I have also been watching the way that America is dealing with its own tragedy of the attempted assassination of one of its own politicians only a few days after Salmaan Taseer’s murder.

On Wednesday, President Barack Obama gave a speech in honour of those killed in America last week, and his speech speaks not only to their own tragedy but to ours as well.

But at a time when our discourse has become so sharply polarized – at a time when we are far too eager to lay the blame for all that ails the world at the feet of those who happen to think differently than we do – it’s important for us to pause for a moment and make sure that we’re talking with each other in a way that heals, not in a way that wounds.

As we discuss these issues, let each of us do so with a good dose of humility. Rather than pointing fingers or assigning blame, let’s use this occasion to expand our moral imaginations, to listen to each other more carefully, to sharpen our instincts for empathy and remind ourselves of all the ways that our hopes and dreams are bound together.

When I read those words, it was like he was speaking about my Pakistan. This is exactly what we need also. We need more hope and encouragement, and less anger and hatred. We need to stop only saying bhai and start actually acting like brothers. Yes I disagree with the blasphemy laws. But we need to find a way to come together as a nation and focus on our commonalities instead of our differences.

I agree 100% with Bilawal’s statment that ‘Democracy is the best revenge’. But democracy requires a united people. That is why tyrants and dictators have always used the ‘divide and conquer’ strategy. That is why certain people are organizing street protests and making threats against lawmakers. Extremists threaten the nation with anarchy, and then they go into the streets to prove it.

But we cannot be hostages to the threats of extremists. There may have been 30,000 people who protested to defend the blasphemy laws, but there are 180 million Pakistanis who did not show up to their rally. Changing the blasphemy laws – or any laws – is not going to happen quickly. But before we can do anything, before we are going to see any progress, first we must “pause for a moment and make sure that we’re talking with each other in a way that heals, not in a way that wounds”.

Now or Never

Over and over again I see my friends shake their heads and say, “Yes, Qadri is a terrorist and should hang for his crime. But we should not be in the streets because how do you think the fundos will react? It will mean more violence.”

Perhaps they are right. Perhaps a strong showing of solidarity with Salmaan Taseer’s vision for a compassionate and merciful justice system would so enrage these brainwashed fundamentalists that they would strap bombs to themselves and blow themselves up in our mosques and our shrines. Perhaps they would be so outraged at our request for common decency and humanity that they would take to the streets with weapons and shoot down innocent women and children. Perhaps they would even be so bold as to make a direct attack against the state by gunning down government officials in broad daylight.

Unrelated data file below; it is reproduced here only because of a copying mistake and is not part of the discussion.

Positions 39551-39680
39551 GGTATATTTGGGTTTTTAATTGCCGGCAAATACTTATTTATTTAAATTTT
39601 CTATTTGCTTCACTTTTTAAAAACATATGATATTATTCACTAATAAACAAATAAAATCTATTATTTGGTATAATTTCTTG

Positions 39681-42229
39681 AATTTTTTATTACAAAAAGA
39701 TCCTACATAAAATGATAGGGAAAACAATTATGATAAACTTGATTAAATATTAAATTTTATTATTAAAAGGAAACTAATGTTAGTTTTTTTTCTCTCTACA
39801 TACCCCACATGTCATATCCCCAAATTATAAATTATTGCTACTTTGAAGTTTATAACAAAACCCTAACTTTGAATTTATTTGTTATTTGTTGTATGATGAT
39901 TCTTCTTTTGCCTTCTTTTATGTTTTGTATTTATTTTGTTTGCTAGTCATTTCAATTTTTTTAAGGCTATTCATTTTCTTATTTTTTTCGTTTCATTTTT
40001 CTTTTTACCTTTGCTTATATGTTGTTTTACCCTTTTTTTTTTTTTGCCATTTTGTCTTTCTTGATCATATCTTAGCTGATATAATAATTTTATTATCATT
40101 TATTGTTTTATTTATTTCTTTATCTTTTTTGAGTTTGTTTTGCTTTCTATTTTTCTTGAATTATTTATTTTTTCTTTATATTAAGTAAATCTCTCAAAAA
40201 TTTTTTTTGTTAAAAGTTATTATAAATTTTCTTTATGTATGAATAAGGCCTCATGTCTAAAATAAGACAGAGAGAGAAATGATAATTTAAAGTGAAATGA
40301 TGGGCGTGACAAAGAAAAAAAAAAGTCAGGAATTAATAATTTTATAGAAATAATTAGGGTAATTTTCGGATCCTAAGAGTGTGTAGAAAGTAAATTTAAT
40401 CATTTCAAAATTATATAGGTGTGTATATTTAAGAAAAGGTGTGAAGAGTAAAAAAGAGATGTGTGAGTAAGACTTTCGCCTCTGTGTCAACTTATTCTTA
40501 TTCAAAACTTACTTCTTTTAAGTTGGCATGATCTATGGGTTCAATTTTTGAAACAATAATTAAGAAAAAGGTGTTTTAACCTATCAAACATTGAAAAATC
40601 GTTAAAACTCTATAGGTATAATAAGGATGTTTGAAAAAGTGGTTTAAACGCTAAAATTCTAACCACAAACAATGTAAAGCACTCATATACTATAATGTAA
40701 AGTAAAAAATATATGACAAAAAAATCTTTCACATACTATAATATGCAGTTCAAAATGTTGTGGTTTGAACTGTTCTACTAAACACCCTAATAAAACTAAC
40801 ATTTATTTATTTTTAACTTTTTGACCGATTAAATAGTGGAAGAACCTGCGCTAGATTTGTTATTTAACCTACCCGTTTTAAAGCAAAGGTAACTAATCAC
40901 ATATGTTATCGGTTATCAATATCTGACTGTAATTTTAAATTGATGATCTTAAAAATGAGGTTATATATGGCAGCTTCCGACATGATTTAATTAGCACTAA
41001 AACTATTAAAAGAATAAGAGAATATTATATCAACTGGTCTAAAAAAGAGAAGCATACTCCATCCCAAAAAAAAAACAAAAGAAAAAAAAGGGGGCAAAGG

Oh, that’s right – they already are doing this.

I hear that supporters threw flowers to Mumtaz Qadri as he entered the courtroom. These jihadis are so brazen that they feel no shame, they fear no consequences for showing their allegiance to such evil in open public. Why would they? When was the last time a self-proclaimed compassionate liberal stood up for his principles?

Oh, that’s right – it was yesterday. And the jihadis shot him for it.

The difference between Salmaan Taseer and the rest of us wasn’t his famous glasses or his businesses or his political office. It was his willingness to live and die for his beliefs.

Jihadis are willing to die for their twisted perversion of religion. Do we not have the courage to stand up for ours?

This is when my more fundamentalist brothers ask me, “what, exactly, are your liberal principles.” This is a question liberals love to fight about, but I suggest that really its quite simple. Let’s start with the names of Allah…

الرحمن – The Compassionate

الرحيم – The Merciful

السلام – The Source of Peace

الغفور – The All Forgiving

الودود – The Loving

Salmaan Taseer died because he demanded compassion and mercy. Are these not two of the names of Allah? Are these not worth standing up for? I suggest that these are the principles worth standing up for openly, publicly, and without shame.

Dr Awab Alvi asks a good question in today’s Express Tribune: Have we given up on Pakistan? The good Doctor hopes that we have not. I share his hope, but the answer we must decide together.

Another question we must ask ourselves is: Are there more reasonable, right-thinking people than there are of brainwashed fundamentalist jihadi killers? If there are, we need to start acting like it.

I still believe in the goodness inherent in Pakistan. I still believe that inherent in the promise of Jinnah’s dream of an Islamic nation are those names of Allah – Compassion, Mercy, Peace, Forgiveness, Love.

I still believe that we are able to come together and sacrifice for the good of the nation. I have seen it only recently when we pulled together to help our countrymen who were devastated by the floods. Where is that same sense of loyalty and nationalism when it comes to defending our very sovereignty from violent attacks?

The 15 January protest against blasphemy laws has been canceled in light of yesterday’s events. While I sympathize with the thinking, I cannot help but wonder if this is the right decision. If we stand down every time the jihadis make a noise, we will be herded like sheep to our doom.

Governor Punjab Salmaan Taseeer’s security was infiltrated and he was gunned down by a brainwashed jihadi in the streets of Islamabad. The killer and his supporters have been openly unapologetic, even celebratory about this attack. This was more than simply an attack against one man for daring to demand compassion and mercy, this was an act of war on reason and on the state. Will we defend our homeland or will we lay down in our beds as the dream of Quaid-i-Azam Muhammad Ali Jinnah is murdered in the streets?

Pakistan Zindabad.